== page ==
to the north, the South Slavs
South Slavs
The South Slavs are the southern branch of the Slavic peoples and speak South Slavic languages. Geographically, the South Slavs are native to the Balkan peninsula, the southern Pannonian Plain and the eastern Alps...

 (Slovenians
Slovenians
The Slovenes, Slovene people, Slovenians, or Slovenian people are a South Slavic people primarily associated with Slovenia and the Slovene language.-Population:Most Slovenes today live within the borders of the independent Slovenia...

, Carinthian Slovenes
Carinthian Slovenes
Carinthian Slovenes are the Slovene-speaking population group in the Austrian State of Carinthia. The Carinthian Slovenes send representatives to the National Ethnic Groups Advisory Council...

, Burgenland Croats
Burgenland Croats
Burgenland Croats are ethnic Croats in the Austrian state of Burgenland. Although an enclave hundreds of kilometres away from their original homeland, they have managed to preserve culture and language for centuries...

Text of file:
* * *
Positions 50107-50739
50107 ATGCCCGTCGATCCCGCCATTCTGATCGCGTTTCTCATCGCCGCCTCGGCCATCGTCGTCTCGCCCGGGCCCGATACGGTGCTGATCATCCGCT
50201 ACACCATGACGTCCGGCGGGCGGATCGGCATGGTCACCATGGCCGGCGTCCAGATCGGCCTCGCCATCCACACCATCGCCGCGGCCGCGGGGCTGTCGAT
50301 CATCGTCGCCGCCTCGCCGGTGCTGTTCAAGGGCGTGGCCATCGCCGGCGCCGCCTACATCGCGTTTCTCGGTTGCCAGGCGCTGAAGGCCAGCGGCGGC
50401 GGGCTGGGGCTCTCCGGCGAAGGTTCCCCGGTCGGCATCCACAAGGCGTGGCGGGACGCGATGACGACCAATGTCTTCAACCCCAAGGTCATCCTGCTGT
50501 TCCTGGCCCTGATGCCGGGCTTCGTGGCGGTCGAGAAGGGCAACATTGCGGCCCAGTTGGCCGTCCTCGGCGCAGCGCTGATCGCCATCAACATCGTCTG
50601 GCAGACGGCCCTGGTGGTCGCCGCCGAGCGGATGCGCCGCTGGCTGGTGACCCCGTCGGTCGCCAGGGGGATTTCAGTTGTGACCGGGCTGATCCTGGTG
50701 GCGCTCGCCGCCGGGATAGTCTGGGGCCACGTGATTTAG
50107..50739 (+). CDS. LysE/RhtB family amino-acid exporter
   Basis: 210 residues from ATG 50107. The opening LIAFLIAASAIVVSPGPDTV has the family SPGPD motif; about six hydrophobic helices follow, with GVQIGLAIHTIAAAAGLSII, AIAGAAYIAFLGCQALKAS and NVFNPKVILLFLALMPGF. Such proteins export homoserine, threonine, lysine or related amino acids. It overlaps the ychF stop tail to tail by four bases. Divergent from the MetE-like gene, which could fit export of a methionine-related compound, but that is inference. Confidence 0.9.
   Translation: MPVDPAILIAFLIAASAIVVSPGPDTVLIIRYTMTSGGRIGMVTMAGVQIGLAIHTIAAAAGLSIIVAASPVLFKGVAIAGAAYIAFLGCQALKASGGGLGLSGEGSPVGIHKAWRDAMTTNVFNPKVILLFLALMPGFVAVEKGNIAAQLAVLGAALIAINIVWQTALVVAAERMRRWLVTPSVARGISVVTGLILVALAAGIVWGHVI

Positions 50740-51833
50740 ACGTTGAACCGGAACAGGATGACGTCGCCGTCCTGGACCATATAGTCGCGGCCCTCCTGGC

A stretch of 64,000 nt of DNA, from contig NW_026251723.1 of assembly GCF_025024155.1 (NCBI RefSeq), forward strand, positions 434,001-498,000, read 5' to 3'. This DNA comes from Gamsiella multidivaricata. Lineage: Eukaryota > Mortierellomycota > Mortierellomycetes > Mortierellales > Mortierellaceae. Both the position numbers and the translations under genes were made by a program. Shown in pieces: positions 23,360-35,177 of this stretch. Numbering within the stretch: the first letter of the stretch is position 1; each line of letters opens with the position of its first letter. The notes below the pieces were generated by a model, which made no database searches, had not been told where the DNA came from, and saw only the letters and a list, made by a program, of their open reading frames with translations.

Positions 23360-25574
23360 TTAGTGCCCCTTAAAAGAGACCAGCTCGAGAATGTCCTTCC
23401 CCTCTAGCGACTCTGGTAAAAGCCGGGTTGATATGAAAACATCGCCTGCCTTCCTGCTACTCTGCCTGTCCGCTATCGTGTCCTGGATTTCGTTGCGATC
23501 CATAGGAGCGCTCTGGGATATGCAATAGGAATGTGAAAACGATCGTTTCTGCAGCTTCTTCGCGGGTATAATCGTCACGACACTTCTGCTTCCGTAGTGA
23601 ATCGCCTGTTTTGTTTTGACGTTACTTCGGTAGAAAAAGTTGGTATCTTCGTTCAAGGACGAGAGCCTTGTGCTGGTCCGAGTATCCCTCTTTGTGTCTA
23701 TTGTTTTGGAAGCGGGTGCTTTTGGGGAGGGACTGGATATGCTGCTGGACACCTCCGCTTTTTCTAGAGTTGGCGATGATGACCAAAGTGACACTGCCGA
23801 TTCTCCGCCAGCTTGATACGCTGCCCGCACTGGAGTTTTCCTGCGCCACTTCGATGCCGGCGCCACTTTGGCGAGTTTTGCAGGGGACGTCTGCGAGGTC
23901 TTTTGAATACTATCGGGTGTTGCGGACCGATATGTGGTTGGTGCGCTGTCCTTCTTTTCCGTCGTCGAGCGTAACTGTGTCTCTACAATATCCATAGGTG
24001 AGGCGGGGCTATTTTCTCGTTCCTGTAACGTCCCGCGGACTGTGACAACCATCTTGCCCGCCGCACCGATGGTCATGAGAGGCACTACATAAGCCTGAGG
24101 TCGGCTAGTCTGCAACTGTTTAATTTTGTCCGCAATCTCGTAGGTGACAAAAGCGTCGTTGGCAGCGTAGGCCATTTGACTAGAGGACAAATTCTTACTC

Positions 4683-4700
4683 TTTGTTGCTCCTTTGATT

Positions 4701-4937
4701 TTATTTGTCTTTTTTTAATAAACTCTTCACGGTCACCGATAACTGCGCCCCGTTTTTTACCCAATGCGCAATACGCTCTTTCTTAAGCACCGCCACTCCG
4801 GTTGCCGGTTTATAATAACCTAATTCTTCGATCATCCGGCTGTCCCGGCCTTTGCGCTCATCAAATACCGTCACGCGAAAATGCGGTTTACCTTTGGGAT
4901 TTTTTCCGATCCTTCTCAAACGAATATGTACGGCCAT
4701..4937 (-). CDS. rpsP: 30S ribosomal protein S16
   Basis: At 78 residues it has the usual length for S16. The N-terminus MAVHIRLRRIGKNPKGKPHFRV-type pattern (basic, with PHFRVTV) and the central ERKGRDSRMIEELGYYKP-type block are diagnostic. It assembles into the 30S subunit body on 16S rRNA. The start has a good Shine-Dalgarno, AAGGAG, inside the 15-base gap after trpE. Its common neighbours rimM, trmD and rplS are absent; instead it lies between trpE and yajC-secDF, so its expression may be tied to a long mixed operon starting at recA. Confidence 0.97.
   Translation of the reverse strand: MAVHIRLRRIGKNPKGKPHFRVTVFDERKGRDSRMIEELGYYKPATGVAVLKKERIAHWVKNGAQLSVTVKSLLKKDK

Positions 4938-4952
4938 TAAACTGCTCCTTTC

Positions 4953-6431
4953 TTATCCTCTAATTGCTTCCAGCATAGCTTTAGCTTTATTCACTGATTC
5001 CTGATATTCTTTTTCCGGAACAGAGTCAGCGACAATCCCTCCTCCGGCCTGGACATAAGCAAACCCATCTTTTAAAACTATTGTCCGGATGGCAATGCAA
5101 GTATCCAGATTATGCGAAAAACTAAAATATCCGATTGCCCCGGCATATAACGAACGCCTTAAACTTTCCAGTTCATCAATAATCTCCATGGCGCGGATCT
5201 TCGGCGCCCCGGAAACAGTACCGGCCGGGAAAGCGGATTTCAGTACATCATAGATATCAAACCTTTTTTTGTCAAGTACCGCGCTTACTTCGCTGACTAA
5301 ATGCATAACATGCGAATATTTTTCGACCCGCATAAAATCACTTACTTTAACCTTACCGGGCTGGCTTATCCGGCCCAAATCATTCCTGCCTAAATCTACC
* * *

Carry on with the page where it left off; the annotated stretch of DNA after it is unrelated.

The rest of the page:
) to the south, and the Hungarians to the east.

The unification of the various territories of Austria outside of the March of Austria proper
(i.e. parts of Bavaria, Swabia and Carinthia) was a gradual process of feudal politics
Feudalism
Feudalism was a set of legal and military customs in medieval Europe that flourished between the 9th and 15th centuries, which, broadly defined, was a system for ordering society around relationships derived from the holding of land in exchange for service or labour.Although derived from the...

 during the High and Late Middle Ages, at first in the Archduchy of Austria
Archduchy of Austria
The Archduchy of Austria , one of the most important states within the Holy Roman Empire, was the nucleus of the Habsburg Monarchy and the predecessor of the Austrian Empire...

 under the House of Babenberg during the 12th to 13th centuries, and under the House of Habsburg after 1278 and throughout the 14th and 15th centuries. The various populations of these territories were not unified under the single name of "Austrians" before the early modern period.